He tore down a few vines covering the entrance and we entered the dark garage, knocking over a few cans and wiping away the cobwebs as we went in.
“Well, I don’t think there is much in here,” he said, waving his flashlight around at the boxes of trash.
“Just an old ratty sweater and a bunch of crumbs. Must be a family of happy mice in here somewhere… Hey! Wait, what’s that? That might be something.”
He knelt by the old crate.
“That’s a pretty heavy duty lock. I bet there’s something really valuable in here!”
I stood behind him. Using his crow bar he pried the crate open and as the wood fell away, the last piece of Claudia’s love story was revealed.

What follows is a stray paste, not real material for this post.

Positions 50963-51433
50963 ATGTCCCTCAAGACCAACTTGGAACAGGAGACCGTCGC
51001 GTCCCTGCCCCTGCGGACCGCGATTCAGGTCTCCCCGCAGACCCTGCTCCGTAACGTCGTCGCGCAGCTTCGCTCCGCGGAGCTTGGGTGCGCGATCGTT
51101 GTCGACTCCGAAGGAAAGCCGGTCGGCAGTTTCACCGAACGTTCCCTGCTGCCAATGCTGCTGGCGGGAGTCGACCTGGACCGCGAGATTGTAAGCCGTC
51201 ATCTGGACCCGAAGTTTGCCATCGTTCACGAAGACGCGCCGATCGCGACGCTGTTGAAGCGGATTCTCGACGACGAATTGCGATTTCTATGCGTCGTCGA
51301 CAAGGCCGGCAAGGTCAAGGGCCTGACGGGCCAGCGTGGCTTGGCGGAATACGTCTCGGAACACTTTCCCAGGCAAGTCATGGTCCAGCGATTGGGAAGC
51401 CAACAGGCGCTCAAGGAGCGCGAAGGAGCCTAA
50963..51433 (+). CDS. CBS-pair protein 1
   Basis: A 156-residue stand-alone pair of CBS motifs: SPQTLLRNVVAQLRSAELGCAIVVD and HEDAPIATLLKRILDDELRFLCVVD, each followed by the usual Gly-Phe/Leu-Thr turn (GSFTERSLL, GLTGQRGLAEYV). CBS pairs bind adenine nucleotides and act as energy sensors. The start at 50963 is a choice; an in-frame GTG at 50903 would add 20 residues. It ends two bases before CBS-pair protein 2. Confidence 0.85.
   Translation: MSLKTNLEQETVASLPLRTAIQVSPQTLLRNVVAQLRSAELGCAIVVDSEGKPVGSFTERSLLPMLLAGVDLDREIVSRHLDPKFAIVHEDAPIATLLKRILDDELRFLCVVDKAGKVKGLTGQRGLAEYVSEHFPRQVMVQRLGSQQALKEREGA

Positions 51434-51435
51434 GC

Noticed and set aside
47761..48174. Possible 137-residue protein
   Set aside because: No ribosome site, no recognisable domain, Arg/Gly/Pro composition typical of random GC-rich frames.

The piano. It was shiny, a glossy black, with sparkling white keys. It looked brand new, as if it hadn’t just been sitting neglected in an old, musty garage for all those years but rather had been lovingly polished and cared for on a regular basis.
“Wooooo,” the policeman whistled. “This must be worth a fortune! I bet it will get a high price at the auction.”
A few weeks later I sat at the dining room table struggling with my homework and listening to the bulldozers in the back as they took down what was left of the old house.
My mom called in from the kitchen, “Interesting story here in the paper, honey. Remember that old piano they found over at the poor old lady’s house? Looks like they auctioned it off last week, and when the buyer opened the top he found a headless skeleton inside….”
My heartbeat quickened, my throat tightened and I suddenly smelled the faint scent of cinnamon in the air.
My mom entered, a familiar looking grey sweater thrown over her shoulders, and in her hand she held a tray.
“Doughnut sweetie?” She asked.
And that’s a true story!